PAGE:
When Helen Louise Leonard was born in Clinton, Iowa in 1861 there was no reason to suspect she would one day become the most famous woman in the world, the paragon of the age, the epitome of all that women aspired to be, and that all men aspired to possess
She was actually encouraged to become a performer by the holy sisters who taught her at convent school, in Chicago, where her family had moved when she was three. When she graduated, her mother brought her to New York for a year of operatic training, building on the sound musical instruction she had received throughout girlhood. Bit parts in H.M.S. Pinafore and Evangeline at the Park Theatre in Brooklyn brought her to the attention of Tony Pastor. She played his old Broadway Music Hall in 1880, then went out to San Francisco and a tour of Western mining towns at his best to get a bit of seasoning. Apart from the theatre itself, Russell was Pastor’s greatest achievement as a promoter. He gave her the stage name (meant to sound like “Lily and Russell”), he began to tout her as the most beautiful woman in the world. When she returned to star in his inaugural production at his new Tammany Hall location The Pie-Rats of Penn Yan, he billed her as “the beautiful English ballad singer I’ve imported at great trouble and expense.” Rumor of “Airy, Fairy” Lillian’s off-stage pecadilloes out West had preceded her in the pages of the New York papers, no doubt fueled by some of the scandalous costumes she had worn. From that day forward, whispers about her private life were as important to her career as her singing voice. She was married four times, divorced twice, annulled once, engaged several times more, and was frequently spotted in the company of Diamond Jim Brady over a period of forty years.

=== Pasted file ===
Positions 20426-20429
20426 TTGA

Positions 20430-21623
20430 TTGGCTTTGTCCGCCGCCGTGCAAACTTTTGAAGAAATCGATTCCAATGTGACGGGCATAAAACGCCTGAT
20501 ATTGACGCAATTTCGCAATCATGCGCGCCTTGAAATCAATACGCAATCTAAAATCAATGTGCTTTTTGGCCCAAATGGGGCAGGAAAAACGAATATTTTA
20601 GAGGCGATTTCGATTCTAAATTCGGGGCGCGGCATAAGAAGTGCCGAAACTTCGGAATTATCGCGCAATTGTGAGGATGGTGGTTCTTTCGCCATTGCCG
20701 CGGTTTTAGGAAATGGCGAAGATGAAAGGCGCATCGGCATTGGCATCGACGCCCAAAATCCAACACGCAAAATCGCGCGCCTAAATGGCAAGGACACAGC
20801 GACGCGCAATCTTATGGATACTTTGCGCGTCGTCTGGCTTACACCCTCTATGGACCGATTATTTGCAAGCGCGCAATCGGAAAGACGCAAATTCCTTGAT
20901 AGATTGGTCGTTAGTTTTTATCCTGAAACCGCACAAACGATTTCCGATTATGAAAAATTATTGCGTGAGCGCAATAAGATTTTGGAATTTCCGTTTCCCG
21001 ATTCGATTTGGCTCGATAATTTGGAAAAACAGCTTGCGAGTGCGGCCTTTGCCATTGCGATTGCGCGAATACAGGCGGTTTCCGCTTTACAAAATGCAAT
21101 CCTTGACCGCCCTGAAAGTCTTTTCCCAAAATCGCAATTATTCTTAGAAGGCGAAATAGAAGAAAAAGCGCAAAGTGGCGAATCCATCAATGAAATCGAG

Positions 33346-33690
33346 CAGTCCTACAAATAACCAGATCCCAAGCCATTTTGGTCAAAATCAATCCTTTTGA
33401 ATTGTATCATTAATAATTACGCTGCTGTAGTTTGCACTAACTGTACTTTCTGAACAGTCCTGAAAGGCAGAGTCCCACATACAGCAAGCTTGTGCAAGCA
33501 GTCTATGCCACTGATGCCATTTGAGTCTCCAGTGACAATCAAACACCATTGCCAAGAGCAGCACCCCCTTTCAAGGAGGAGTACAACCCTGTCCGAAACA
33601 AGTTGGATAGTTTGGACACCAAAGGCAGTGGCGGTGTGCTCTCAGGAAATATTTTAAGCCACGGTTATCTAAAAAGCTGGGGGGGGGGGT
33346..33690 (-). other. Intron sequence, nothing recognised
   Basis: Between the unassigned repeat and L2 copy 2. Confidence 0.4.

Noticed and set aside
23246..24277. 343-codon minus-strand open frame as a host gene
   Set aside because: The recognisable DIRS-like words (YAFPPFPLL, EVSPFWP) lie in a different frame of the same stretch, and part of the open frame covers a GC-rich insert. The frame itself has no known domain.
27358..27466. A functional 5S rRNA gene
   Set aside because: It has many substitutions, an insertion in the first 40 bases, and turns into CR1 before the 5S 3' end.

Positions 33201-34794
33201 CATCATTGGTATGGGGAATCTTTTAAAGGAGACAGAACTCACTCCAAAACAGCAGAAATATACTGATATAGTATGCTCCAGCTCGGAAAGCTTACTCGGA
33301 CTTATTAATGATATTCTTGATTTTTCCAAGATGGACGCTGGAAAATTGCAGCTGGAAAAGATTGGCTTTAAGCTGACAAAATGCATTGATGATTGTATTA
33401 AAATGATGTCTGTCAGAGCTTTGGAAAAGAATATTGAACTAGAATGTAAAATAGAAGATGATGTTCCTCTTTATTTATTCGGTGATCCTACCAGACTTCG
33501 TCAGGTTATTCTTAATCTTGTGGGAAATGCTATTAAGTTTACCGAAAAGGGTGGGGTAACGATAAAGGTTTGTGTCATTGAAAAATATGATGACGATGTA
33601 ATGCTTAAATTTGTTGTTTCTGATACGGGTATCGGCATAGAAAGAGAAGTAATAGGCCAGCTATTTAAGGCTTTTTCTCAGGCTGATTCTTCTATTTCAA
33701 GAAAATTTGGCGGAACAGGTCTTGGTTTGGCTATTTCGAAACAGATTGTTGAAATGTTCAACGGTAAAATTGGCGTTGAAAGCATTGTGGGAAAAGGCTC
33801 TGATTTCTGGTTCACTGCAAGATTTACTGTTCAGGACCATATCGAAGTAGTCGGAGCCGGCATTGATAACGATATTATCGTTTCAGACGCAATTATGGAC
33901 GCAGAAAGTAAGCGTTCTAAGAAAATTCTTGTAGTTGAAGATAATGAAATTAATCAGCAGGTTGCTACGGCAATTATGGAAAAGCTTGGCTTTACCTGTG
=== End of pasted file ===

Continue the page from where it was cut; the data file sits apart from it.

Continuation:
Throughout the eighteen eighties and nineties she was chiefly a star in musicals, operas and operettas. In 1899, she replaced Fay Templeton as the female lead of Weber and Fields‘ burlesque company, starring in shows with unbelievable names like, Whirligig, Fiddle-dee-dee, Hoity-Toity, Twirly-Whirly, and Whoop-dee-doo. After Weber and Fields split up in 1904, the aging (and thickening) Russell went back to vaudeville where she commanded the very highest salaries. She sang at the Palace as late as 1919. The Lily went back to soil in 1922.
Learn about the 1940 bio-pic about her, which doesn’t do her justice at all, here.
To find out more about these variety artists and the history of vaudeville, including stars like Lillian Russell, consult No Applause, Just Throw Money: The Book That Made Vaudeville Famous, available at Amazon, Barnes and Noble, and wherever nutty books are sold.
[…] Roof Garden set the town abuzz, with her impressions of Weber and Fields, Faye Templeton and Lillian Russell. Later that year she played London and Paris. Her repertoire grew over the years to include: Vesta […]
[…] One feature of that 1881 production of Pie-Rats that Pastor retained was the acme of his efforts as a promoter and a by-product of his outreach to women: the singer Lillian Russell. […]
[…] it did showcase a woman he was to build up into a major star of both variety and the legit stage, Lillian Russell. (She’d earlier been in a production of H.M.S. Pinafore.) Other Gilbert and Sullivan veterans […]
[…] of rowdy saloon acts, he set new standards for gentility. Pastor’s most famous creation was Lillian Russell, a refined operatic singer whom was held up to be the most beautiful woman in the world. Really […]
[…] songs of the day while perched on a swing, high above the stage. She was a sort of protégé of Lillian Russell during these years, alternating vaudeville dates with roles in musicals such as Miss Bob White, The […]
[…] Roof Garden set the town abuzz, with her impressions of Weber and Fields, Faye Templeton and Lillian Russell. later that year she played London and Paris. Her repertoire grew over the years to include: Vesta […]